When the potatoes were boiled and soft, they were drained at the pantry sink. Mary put them in a large wooden bowl and added butter, cream, salt and pepper and began mashing them until all the lumps were gone. Like many cooks, sometimes you want to think out of the box, or receipt, so to speak. The gals chopped some parsley and added it to the mix. Lynn scooped out the mashed potatoes with her bare hands and followed Raffald’s directions that said “… put them into Scollp’d Shells make them smooth on Top, score them with a knife, lay thin slices of butter on the top….” .  After cleaning off her hands, the shells went onto a tin and went into the bake oven. The bake oven was starting to get a bit cool so when the 15-minute baking time was up they were not as brown on top as were would have liked, yet they were cooked. I suggested we get Allan’s blow torch out, however, we thought better of that and let them be.


The scalloped potatoes had a very velvety texture and the herbs and spices transformed them to epicurean heights. What a great way of serving something so simple. The scallop shells added refinement to the lowly potatoes served on the plate.



“Learn how to cook – try new recipes, learn from your mistakes, be fearless, and above all have fun!”

 Julia Child

























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About Sandie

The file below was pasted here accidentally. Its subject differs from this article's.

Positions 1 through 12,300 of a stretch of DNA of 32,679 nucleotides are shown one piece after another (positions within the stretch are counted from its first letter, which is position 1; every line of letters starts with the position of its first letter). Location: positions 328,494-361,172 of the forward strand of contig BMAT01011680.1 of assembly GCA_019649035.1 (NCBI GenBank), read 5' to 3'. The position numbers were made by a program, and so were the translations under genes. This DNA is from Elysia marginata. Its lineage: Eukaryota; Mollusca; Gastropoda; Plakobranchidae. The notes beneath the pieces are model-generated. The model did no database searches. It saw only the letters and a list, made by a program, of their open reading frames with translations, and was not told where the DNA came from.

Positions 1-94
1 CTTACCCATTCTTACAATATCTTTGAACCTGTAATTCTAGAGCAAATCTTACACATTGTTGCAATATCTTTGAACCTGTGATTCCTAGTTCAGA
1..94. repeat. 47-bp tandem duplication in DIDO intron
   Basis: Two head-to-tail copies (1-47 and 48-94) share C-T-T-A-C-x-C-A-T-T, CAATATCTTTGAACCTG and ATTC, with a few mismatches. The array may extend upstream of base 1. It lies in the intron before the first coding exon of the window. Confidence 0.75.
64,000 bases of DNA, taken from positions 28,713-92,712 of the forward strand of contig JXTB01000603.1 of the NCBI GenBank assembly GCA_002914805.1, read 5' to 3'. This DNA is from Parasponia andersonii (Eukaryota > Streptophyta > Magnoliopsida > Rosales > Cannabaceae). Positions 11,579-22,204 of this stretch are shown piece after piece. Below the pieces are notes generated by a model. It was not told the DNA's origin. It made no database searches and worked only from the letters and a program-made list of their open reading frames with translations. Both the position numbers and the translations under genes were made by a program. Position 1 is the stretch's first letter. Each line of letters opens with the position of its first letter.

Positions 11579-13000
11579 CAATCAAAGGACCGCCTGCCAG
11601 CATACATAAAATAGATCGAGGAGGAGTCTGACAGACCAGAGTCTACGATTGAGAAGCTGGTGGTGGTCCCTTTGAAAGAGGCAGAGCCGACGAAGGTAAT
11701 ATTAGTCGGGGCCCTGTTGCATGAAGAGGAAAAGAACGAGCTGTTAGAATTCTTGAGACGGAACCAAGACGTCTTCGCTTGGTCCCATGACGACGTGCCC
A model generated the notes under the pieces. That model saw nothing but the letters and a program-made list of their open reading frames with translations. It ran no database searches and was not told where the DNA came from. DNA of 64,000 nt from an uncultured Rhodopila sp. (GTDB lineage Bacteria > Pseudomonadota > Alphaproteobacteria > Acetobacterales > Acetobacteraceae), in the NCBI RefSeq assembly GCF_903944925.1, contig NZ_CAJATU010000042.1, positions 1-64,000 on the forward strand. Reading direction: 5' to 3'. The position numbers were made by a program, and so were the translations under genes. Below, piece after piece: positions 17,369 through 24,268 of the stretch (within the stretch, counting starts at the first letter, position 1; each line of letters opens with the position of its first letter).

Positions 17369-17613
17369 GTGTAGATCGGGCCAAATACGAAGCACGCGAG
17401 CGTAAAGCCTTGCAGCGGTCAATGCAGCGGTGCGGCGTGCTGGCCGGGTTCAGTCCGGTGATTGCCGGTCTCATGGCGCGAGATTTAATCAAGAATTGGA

Since I was a small child I have loved early fireplaces and the smell of smoke in an old house. However it was not until about Fifteen years ago that my journey into hearth cooking began. It all started at the Hurd House Museum in Woodbury Ct. I was the director of the Junior Docent program and among the programs each week we cooked. At about the same time a group of us started the Culinary Historians of Connecticut meeting once a month to discuss equipment used, receipt (18th century term for recipe), and anything between the late 1600 to late 1700 that had to do with hearth cooking. We were fortunate to try our hand at cooking at several Museums throughout Ct and many more private homes. We made cheese; we held a late 1600 dinner and shared our knowledge with others. Our group designrd our own tours such as the Kitchens of Old Wethersfield. In 2000 we were delighted to host the Historic Foodways group of ALFAM at the Hurd House during their conference at Mystic Seaport. We put together a great workshop of Puddings, Sausages, Brown Bread, Beverages you name it we offered it. I am now a member of the ALFAM foodways group. Then it was off to Colonial Williamsburg for the seminar The Art of 18th-Century Cooking: Farm to Hearth to Table. During the years I joined many workshops in Sturbridge Village plus their Dinner in a Country Village and breakfast at the Freeman Farm. So I was pretty much hooked on heart cooking and the 18th century way of life. I joined a wonderful group of ladies and we started the “Hive” a place to improve and grow your 18th century impression and offer research about material culture in 17070’s New England. We also travel with friends and have displays of clothing and teas at Museums in Massachusetts. Many events are held at the Hartwell Tavern at Minute Man National Park. They have been gracious enough to let us play there and entertain and share our knowledge with their visitors. Please visit our “Hive” site if the 1700 interest you. Then the move to New Hampshire and a job at Strawberry Banke in Portsmouth as the co-coordinator of the Junior Role Playing workshop and eventually cooking in front of the hearth at the Wheelwright house. Not only did I enjoy making my evening meals at the hearth to take home but also talking with the visitors. I am an entertainer after all, check out my program page. Most recently I am working at the Museum of Old York in Maine as an educator, hearth cook and organizer of the Junior Docent cooking program in the summer. See some photos in the archive file Because I do make food with the docents and serve food to the public at our Tavern Dinners I took the National Restaurant Association tests called ServSafe and now have my Certification as a Restaurant Manager. I look forward to the Museum of Old York opening again this March 2012 and getting back to the hearth and teaching, however for now I’m cooking at home and enjoying doing so.